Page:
- President Donald Trump tweeted criticism of NFL players who protested during the national anthem during preseason games on Thursday.
- Trump said players should be appreciative of the money they make in the NFL and should be suspended without pay if they kneel during the anthem.
- Trump also said players don’t know what they are protesting.
- Two NFL players kneeled during the anthem on Thursday while several others made other gestures or protests.
President Donald Trump on Friday fired off a new round of criticism toward NFL players over protests during the national anthem.
Following a slate of 12 preseason games on Thursday, Trump tweeted that players who kneel during the anthem should be suspended without pay. He argued that players should be thankful for the amount of money they make and that they don’t know what they are protesting.
“The NFL players are at it again – taking a knee when they should be standing proudly for the National Anthem,” Trump tweeted. “Numerous players, from different teams, wanted to show their ‘outrage’ at something that most of them are unable to define. They make a fortune doing what they love…”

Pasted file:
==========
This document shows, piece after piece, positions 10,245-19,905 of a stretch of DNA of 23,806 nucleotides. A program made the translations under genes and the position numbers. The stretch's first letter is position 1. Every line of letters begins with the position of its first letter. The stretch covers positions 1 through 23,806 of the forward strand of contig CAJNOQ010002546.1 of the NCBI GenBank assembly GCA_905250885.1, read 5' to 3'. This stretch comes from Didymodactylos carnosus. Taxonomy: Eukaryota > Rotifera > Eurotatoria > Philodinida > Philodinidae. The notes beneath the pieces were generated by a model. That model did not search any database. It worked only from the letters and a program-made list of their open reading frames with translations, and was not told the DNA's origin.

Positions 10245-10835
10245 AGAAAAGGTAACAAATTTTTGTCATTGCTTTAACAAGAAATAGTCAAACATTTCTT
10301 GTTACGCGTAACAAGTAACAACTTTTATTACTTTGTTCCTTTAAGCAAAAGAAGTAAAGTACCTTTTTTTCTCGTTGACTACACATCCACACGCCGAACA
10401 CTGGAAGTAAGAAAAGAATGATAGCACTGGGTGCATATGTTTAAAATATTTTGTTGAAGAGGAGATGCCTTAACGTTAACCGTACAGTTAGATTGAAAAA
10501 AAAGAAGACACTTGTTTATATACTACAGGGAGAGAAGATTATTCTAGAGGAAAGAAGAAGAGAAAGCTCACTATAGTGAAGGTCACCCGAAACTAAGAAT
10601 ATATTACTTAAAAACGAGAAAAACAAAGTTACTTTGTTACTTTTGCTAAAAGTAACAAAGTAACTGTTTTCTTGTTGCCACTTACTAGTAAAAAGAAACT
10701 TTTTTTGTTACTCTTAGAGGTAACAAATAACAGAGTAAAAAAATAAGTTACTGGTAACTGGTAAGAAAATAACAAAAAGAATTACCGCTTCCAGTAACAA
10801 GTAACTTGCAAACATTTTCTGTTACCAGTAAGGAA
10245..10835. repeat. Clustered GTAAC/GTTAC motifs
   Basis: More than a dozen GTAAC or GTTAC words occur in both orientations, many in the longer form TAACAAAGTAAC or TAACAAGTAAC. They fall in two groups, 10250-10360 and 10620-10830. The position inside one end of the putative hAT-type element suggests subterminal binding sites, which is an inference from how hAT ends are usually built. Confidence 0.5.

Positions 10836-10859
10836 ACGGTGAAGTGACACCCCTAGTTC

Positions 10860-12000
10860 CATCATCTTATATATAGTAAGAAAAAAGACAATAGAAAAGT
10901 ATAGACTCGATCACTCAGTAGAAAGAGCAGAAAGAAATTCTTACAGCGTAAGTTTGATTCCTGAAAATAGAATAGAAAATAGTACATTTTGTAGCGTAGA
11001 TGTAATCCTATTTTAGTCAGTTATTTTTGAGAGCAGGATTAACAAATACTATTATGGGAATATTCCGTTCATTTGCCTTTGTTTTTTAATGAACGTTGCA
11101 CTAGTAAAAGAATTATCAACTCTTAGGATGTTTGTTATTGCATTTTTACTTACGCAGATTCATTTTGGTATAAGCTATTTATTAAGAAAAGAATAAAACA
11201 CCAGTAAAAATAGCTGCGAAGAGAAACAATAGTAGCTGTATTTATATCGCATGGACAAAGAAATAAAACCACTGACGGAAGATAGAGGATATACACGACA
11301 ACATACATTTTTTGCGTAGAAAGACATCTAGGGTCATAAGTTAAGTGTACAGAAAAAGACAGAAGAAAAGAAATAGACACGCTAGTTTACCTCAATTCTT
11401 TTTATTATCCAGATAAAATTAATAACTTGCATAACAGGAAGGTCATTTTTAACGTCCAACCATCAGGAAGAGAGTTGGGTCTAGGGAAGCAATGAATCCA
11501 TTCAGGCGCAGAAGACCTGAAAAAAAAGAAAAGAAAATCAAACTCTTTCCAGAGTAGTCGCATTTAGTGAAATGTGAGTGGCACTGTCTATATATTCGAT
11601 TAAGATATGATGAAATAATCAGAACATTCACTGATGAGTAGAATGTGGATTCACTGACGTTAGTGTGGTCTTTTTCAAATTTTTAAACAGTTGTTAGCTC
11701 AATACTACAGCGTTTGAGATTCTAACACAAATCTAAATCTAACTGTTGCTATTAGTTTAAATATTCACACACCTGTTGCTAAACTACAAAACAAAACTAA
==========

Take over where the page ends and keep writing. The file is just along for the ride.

He continued in another tweet: “Be happy, be cool! A football game, that fans are paying soooo much money to watch and enjoy, is no place to protest. Most of that money goes to the players anyway. Find another way to protest. Stand proudly for your National Anthem or be Suspended Without Pay!”
According to ESPN, Miami Dolphins wide receivers Kenny Stills and Albert Wilson both kneeled during the anthem, while defensive end Robert Quinn stood with his fist raised.
Players from other teams took different routes. Four Jacksonville Jaguars players did not take the field for the anthem, while three Seattle Seahawks players ran into the tunnel as the anthem began to play. Baltimore Ravens linebacker Tim Williams, meanwhile, stood separated from his teammates with his back to the field.
The NFL and players union haven’t announced an anthem policy since suspending the policy owners voted on in the spring. That policy mandated players stand for the anthem or wait in the locker room.
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